For Alan Tanjusay, spokesperson for the Associated Labor Unions-Trade Union Congress of the Philippines (ALU-TUCP), Mr. Duterte “shut the hope of workers” for a better life and opted to listen to his economic managers who “mis[led]” him into not signing the “watered-down” version of the bill.
“The SOT measure, had it been signed into law, would have mandated the creation of tripartite councils per industry which would determine who among the workers are deemed necessary and desirable to the core business and therefore can be regularized by the principal owner,” Tanjusay said.
ALU-TUCP estimates that based on the number of minimum wage earners, as reflected in the Social Security System’s data, contractual workers in the country may be as many as 9 million.
Recent data from the Department of Labor and Employment, however, place the number of contractuals at around 1.3 million, or just a little over 3 percent of the 41.3 million workers in the country.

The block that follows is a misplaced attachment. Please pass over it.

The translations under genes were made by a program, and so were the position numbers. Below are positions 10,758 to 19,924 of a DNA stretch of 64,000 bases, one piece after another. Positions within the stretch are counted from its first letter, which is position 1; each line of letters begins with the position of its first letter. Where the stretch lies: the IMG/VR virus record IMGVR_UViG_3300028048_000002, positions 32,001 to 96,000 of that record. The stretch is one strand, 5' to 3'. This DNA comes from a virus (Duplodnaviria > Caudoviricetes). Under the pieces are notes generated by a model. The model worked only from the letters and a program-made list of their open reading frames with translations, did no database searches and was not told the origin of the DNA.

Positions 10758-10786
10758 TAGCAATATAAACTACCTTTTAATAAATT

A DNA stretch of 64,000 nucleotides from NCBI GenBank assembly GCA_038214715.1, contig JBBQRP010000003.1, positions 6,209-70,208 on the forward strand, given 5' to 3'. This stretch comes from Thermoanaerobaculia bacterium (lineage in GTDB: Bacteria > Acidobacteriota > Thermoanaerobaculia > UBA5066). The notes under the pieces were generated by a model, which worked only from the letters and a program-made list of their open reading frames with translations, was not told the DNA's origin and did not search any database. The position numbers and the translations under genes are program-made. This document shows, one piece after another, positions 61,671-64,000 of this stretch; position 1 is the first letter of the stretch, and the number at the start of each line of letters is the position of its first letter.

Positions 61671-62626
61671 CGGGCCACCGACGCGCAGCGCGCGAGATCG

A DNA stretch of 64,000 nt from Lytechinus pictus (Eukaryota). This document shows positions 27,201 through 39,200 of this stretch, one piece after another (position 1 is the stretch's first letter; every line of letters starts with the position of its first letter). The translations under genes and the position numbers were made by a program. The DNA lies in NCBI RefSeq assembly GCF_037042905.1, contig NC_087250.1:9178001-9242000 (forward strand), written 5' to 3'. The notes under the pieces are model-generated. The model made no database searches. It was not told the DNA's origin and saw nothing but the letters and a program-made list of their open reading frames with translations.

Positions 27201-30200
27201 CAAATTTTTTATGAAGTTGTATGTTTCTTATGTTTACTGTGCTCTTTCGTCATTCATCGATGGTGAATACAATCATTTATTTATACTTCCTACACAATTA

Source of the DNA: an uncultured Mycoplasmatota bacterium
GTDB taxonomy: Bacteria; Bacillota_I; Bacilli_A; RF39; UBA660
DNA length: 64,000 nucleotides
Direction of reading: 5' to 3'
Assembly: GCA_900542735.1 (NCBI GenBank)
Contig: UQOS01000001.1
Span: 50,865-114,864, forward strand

“What is the democratic process left now that workers can rely on so that they may escape poverty? The President did not fulfill his promise. He turned his back and walked away from his commitment to help ‘endo’ (end of contract) workers out of poverty,” Tanjusay said.
Mr. Duterte may have been too confident with his trust and popularity ratings, he said, and now “there is a possibility that our workers will lose faith (in him).”
TUCP vice president Louie Corral added: “We do not understand how we have moved so far away from what [the President] promised …. Congress has acted on the certification. Why should there now be a veto of something he certified as an urgent national bill?”
Federation of Free Workers vice president Julius Cainglet noted how “workers moved from [their] hardline original position on prohibiting all kinds of contractualization, yet Mr. Duterte vetoed this. (His veto statement) seems to have been lifted from the statement of employers justifying their call for a veto.”
Josua Mata, secretary general of Sentro ng mga Nagkakaisa at Progresibong Manggagawa said “the President only betrayed his lack of understanding about the nature of contracting when he said that contracting should be allowed where they are not unfavorable to workers.
“There is no such thing. Contracting work is inherently detrimental to workers because they are made to suffer temporary, short term and contingent work,” Mata said. —WITH REPORTS FROM MARLON RAMOS, MELVIN GASCON AND ROY STEPHEN C. CANIVEL